As I write this, it is almost Daniel’s homecoming day. Twenty years ago, on August 21, 1992, our son Daniel Nam Moon Blessing arrived in the United States as a four-month-old South Korean infant.

Twenty years have passed in the blink of an eye. Daniel is now a PLNU junior, tall and muscularly slender, almost unrecognizable from the peanut of a baby we first met, who at 12 pounds at four months had been premature and developmentally delayed but was still the most beautiful child I had ever seen. Thinking back to that arrival day, I am flooded with memories of the best decision my husband, George, and I have made during our 34-year marriage: the decision to adopt internationally.

In writing this, I relive the moments of anxiety and excitement. The diaper bag slung over my shoulder felt heavy and unfamiliar to me as I shifted my weight from foot to foot; the hard-tiled airport waiting room floor was making my back ache. Standing there, my eyes darting back and forth between the ramp down which our baby was to be escorted and my husband and friends who were waiting across from me, my thoughts focused on the adoption process that had begun one year before. George and I had written our autobiographies, been checked by social workers, and were finger printed and certified by the F.B.I. not to be felons. We had gone through a lot of self-examination to arrive at this position of being expectant parents. Though we had considered being a childless professional couple, working with young people but not parenting our own, we had both experienced a growing feeling that we wanted to share our lives with a child and each other, and it was God’s will that we do it in this way. This process for us was not second best but our first choice in growing a family.

The hastily packed diaper bag I clutched bore witness to the swiftness of the actual adoption assignment, as it had been thrown together that morning, with many of the contents purchased only the day before. The day we stood at the airport came at the end of an incredible week in which, on Monday at 2 p.m., our social worker had called to tell us that our baby would be arriving from Korea that Friday, three months earlier than anticipated.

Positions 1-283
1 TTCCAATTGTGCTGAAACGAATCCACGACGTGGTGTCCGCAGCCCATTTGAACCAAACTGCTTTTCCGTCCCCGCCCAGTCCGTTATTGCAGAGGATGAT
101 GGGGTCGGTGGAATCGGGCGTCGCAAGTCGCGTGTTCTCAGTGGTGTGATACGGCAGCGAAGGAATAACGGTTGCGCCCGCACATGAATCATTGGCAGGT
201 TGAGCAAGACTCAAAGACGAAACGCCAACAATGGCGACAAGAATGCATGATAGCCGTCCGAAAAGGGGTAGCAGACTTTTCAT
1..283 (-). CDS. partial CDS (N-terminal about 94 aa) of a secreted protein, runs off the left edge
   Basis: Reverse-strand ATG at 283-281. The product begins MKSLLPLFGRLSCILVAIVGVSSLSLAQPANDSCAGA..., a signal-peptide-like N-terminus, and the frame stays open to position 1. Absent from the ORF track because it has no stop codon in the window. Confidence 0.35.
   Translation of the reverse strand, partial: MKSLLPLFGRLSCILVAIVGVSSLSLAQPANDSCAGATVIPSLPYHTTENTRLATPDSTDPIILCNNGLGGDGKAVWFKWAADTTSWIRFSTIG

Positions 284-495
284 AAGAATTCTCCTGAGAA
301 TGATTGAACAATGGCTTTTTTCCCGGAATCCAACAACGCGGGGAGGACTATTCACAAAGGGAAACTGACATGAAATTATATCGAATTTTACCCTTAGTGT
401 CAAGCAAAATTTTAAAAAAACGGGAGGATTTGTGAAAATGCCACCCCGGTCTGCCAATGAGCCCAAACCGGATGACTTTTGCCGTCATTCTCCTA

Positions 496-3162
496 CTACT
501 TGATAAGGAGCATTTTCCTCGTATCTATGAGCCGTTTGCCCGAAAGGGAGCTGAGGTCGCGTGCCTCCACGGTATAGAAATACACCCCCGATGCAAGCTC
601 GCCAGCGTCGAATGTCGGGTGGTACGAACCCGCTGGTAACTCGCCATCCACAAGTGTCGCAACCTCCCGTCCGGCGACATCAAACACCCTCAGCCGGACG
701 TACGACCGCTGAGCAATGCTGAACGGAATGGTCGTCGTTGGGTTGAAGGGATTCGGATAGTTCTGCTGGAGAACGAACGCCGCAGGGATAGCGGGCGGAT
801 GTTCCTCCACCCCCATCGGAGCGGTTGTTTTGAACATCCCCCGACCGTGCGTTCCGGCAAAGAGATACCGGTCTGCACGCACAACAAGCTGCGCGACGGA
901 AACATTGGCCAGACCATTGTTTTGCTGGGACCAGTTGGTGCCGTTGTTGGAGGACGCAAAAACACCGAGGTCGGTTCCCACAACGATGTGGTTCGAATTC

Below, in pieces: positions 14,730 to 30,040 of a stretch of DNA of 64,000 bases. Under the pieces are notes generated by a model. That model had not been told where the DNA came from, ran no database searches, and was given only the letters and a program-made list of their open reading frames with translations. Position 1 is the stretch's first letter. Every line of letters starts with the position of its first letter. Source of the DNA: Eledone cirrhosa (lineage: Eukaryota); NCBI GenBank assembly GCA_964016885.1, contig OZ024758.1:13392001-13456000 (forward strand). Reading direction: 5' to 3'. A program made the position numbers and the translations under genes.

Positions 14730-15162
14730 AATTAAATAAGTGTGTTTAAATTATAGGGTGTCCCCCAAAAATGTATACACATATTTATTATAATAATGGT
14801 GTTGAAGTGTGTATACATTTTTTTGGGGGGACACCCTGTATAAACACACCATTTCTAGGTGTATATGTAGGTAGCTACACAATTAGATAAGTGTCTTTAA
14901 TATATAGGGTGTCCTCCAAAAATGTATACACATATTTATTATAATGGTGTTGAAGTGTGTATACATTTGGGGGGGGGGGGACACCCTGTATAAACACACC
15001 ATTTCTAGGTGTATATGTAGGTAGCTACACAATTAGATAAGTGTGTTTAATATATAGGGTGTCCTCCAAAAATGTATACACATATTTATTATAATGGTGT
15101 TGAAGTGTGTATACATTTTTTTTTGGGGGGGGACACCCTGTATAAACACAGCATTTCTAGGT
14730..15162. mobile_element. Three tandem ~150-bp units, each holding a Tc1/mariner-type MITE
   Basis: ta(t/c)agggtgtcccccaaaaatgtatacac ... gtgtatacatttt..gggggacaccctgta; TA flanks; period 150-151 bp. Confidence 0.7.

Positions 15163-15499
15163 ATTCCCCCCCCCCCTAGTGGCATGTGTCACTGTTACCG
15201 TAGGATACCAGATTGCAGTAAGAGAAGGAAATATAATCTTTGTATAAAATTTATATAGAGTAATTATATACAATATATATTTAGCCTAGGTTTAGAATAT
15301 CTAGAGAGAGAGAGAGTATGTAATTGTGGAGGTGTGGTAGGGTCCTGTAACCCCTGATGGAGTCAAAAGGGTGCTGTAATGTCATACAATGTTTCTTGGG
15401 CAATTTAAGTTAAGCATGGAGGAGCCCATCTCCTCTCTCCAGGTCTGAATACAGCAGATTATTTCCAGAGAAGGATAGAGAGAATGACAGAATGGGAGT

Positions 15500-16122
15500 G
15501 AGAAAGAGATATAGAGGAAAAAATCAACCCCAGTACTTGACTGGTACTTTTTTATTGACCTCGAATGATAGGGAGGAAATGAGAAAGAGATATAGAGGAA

I nudged the woman next to me who was blocking my view of the arriving passengers and glanced over to see our minister raise his video recorder to his eye to record this different kind of birth. The adoption agency escorts were moving down the ramp carrying five Korean infants. A baby girl, her head covered by a thicket of wiry hair, was first, followed by two other children. Then I saw a basketball player-sized, white-haired man carrying two babies in his arms, one of whom I knew to be my son. Although he little resembled the newborn photo I carried, printed with the name “Kim, Nam Moon,” the name his case worker had given him, something inside told me he was mine. Racing my five-foot tall frame down the slippery floor after the giant, I yelled, “That’s my baby! That’s my baby!” I reached for the child’s arm band and saw our last name, “Blessing,” typed there. As I held him for the first time, I asked the tiny boy, “Is your name Nam Moon?” He smiled, and I knew we were parents.